Capital Improvement bond $5.9 million
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The Yellow Medicine County board adopted a financial resolution calling for bonding for the replacement of the courthouse building at a special public meeting Wednesday night.
Gary Johnson was the sole nay vote, citing his qualms with a large project not going to a vote.
“If I vote for this, it goes out that [this project] is okay without a referendum,” Johnson said. “I was never opposed to building, I was opposed to not having a referendum.”
Commissioners Greg Renneke, Ron Antony and John Berends voted for the plan, while Louis Sherlin was unable to attend.
The $5.9 million price tag for the bonding was a “not-to-exceed” limit, and board members affirming that the job of Contegrity Group Inc., which is serving as construction manager for the project, is to make sure the project remains at or under budget.
“It was projected to be $8 million, and now it is less than $6 million,” said County Administrator Peg Heglund.
Heglund emphasized that after last month, the county was no longer in debt and in good financial standing. That coupled with a lack of county projects on the horizon meant that an across the board tax increase of 1.8 percent would be all that was required for a brand new courthouse.
“Other counties will bundle projects, sometimes with one bond for multiple items,” Heglund said. “Our plan is just for this county building.”
Heglund also mentioned that lack of space, security and handicap accessibility was part of the need for a new courthouse, on top of an aging structure that is starting to live past its prime.
When a petition to move the county seat to Clarkfield in 1940 instead of building additions to the courthouse in Granite Falls was proposed, the Granite Falls Tribune predicted that the building would last “50 to 75 years if properly maintained,” which at the highest estimate puts the lifetime of the courthouse building at 2015.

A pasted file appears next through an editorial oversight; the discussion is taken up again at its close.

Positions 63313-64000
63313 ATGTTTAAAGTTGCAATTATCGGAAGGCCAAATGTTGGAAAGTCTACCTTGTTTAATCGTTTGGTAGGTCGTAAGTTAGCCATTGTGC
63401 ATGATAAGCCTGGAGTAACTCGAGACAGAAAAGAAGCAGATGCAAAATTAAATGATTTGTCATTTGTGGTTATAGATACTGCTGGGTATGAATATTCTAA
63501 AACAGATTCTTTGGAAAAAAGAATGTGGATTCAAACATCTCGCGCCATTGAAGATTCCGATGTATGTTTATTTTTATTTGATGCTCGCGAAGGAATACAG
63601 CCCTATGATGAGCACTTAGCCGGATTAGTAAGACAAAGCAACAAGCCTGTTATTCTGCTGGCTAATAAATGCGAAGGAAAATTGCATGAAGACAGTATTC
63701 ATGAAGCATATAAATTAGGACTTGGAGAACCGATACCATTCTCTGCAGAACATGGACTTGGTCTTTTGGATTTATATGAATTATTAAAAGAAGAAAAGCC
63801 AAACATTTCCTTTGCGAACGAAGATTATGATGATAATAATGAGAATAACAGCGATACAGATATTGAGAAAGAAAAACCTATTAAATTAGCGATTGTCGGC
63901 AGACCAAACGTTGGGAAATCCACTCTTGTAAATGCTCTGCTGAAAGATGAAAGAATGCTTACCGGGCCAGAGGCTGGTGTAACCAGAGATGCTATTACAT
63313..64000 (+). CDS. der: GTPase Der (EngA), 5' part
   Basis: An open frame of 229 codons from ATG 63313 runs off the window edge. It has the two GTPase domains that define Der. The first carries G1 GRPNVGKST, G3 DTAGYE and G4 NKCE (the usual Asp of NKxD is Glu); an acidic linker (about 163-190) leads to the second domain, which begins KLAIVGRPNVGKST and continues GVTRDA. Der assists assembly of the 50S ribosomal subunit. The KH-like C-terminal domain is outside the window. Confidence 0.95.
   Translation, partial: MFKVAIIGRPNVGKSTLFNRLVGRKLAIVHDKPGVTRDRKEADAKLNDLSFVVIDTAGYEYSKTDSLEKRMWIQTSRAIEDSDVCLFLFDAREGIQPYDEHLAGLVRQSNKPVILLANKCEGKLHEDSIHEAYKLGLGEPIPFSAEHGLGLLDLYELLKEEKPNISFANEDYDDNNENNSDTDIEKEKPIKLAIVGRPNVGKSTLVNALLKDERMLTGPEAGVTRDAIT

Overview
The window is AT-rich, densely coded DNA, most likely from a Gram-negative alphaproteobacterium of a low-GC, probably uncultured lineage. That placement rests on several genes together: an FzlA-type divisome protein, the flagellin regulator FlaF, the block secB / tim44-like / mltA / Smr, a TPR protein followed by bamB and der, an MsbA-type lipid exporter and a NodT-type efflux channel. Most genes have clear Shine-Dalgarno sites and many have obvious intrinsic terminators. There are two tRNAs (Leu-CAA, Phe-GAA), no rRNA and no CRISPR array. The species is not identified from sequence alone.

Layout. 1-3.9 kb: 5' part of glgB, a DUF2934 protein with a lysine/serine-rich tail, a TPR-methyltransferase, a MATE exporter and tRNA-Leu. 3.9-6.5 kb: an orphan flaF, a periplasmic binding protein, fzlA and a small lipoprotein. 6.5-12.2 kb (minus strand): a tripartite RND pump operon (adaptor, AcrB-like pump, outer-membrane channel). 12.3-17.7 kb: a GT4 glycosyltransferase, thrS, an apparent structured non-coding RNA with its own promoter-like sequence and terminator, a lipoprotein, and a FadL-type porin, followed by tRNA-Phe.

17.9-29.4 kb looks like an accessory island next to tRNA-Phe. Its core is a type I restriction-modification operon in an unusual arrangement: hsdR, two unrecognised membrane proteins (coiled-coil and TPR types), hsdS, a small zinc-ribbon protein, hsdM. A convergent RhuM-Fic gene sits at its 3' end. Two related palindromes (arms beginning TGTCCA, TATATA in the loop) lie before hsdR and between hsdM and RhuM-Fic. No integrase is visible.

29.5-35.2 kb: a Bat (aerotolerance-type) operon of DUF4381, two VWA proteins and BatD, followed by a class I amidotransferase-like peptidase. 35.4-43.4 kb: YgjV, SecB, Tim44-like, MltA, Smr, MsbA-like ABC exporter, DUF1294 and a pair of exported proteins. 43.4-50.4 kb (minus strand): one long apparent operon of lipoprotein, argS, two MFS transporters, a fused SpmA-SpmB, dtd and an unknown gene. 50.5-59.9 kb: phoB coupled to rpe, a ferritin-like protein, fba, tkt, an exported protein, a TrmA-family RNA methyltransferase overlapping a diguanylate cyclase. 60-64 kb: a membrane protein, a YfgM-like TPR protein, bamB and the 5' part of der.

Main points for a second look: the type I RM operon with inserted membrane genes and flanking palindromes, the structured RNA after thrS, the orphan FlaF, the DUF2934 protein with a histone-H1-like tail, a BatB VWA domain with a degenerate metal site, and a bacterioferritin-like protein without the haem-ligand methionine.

The board room was nearly filled with county citizens, including some expressing their distaste for certain aspects of the plan, including the cost and the plans to demolish the old courthouse.
“I think the building you are proposing is huge,” said George Rysdahl of Clarkfield, who suggested a one story building on grade would be much cheaper, although quoted a cost of $118 per square foot, much lower than the engineer’s estimate of an industry standard $235 per square foot. “It is not what you want, but you can afford.”
Others, including Terri Dinesen and Yellow Medicine County Historical Society Director Brian Schulz were hoping to preserve the old courthouse for the historical significance.
The board members weren’t opposed to selling the old courthouse to another entity, but emphasized that a solid 20-year financial plan, including the estimated $2.5 - 2.8 million in necessary repairs and demolition would need to be included.
“They would have to be a very good salesman,” said board member Ron Antony.
Gary Johnson also noted that if a group is to purchase the old courthouse, the cost of building a new courthouse around the existing building would raise the costs above $6 million.
“Once people find out the county needs parking, there will be a lot of expensive houses for sale,” Johnson said.
Schulz pointed out that the options for raising the money to purchase the building has already run into issues, as the Minnesota Historical Society deemed that the removal of turrets and add-ons made the old courthouse nominally historic.
The project now goes into a 30-day wait period for anyone seeking a referendum on the project to petition to include it on the November ballot. A petition requires signatures from 5 percent of the county voters who participated in the last election, which is a minimum of 274 voters.